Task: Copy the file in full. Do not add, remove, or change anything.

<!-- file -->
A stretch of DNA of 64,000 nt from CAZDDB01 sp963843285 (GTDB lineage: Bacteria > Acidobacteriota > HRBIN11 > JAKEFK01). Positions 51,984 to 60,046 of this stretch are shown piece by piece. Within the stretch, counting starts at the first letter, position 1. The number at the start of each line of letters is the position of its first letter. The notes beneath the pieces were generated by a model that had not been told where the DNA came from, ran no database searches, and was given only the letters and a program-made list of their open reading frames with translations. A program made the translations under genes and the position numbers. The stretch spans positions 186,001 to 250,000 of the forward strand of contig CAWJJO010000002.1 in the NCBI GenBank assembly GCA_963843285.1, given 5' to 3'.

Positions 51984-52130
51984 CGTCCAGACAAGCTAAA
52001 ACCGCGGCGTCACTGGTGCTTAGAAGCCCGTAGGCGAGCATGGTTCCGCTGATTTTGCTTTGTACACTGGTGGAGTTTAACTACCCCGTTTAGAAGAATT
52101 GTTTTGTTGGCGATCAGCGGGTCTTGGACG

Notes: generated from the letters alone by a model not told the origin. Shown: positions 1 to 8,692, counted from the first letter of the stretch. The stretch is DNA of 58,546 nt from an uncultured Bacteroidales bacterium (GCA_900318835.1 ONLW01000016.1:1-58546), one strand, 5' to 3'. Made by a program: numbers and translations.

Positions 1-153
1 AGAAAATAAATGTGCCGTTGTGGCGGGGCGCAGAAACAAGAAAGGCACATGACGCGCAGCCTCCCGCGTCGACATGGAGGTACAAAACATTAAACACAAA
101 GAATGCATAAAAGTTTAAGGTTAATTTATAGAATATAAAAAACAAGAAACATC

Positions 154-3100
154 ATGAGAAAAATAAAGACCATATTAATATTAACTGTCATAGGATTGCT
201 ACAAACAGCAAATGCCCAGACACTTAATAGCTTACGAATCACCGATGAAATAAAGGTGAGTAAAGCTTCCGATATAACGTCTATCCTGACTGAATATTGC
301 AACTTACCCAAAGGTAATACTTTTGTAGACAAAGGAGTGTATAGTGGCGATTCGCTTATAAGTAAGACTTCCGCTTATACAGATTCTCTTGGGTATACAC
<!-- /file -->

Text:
A stretch of DNA of 64,000 nt from CAZDDB01 sp963843285 (GTDB lineage: Bacteria > Acidobacteriota > HRBIN11 > JAKEFK01). Positions 51,984 to 60,046 of this stretch are shown piece by piece. Within the stretch, counting starts at the first letter, position 1. The number at the start of each line of letters is the position of its first letter. The notes beneath the pieces were generated by a model that had not been told where the DNA came from, ran no database searches, and was given only the letters and a program-made list of their open reading frames with translations. A program made the translations under genes and the position numbers. The stretch spans positions 186,001 to 250,000 of the forward strand of contig CAWJJO010000002.1 in the NCBI GenBank assembly GCA_963843285.1, given 5' to 3'.

Positions 51984-52130
51984 CGTCCAGACAAGCTAAA
52001 ACCGCGGCGTCACTGGTGCTTAGAAGCCCGTAGGCGAGCATGGTTCCGCTGATTTTGCTTTGTACACTGGTGGAGTTTAACTACCCCGTTTAGAAGAATT
52101 GTTTTGTTGGCGATCAGCGGGTCTTGGACG

Notes: generated from the letters alone by a model not told the origin. Shown: positions 1 to 8,692, counted from the first letter of the stretch. The stretch is DNA of 58,546 nt from an uncultured Bacteroidales bacterium (GCA_900318835.1 ONLW01000016.1:1-58546), one strand, 5' to 3'. Made by a program: numbers and translations.

Positions 1-153
1 AGAAAATAAATGTGCCGTTGTGGCGGGGCGCAGAAACAAGAAAGGCACATGACGCGCAGCCTCCCGCGTCGACATGGAGGTACAAAACATTAAACACAAA
101 GAATGCATAAAAGTTTAAGGTTAATTTATAGAATATAAAAAACAAGAAACATC

Positions 154-3100
154 ATGAGAAAAATAAAGACCATATTAATATTAACTGTCATAGGATTGCT
201 ACAAACAGCAAATGCCCAGACACTTAATAGCTTACGAATCACCGATGAAATAAAGGTGAGTAAAGCTTCCGATATAACGTCTATCCTGACTGAATATTGC
301 AACTTACCCAAAGGTAATACTTTTGTAGACAAAGGAGTGTATAGTGGCGATTCGCTTATAAGTAAGACTTCCGCTTATACAGATTCTCTTGGGTATACAC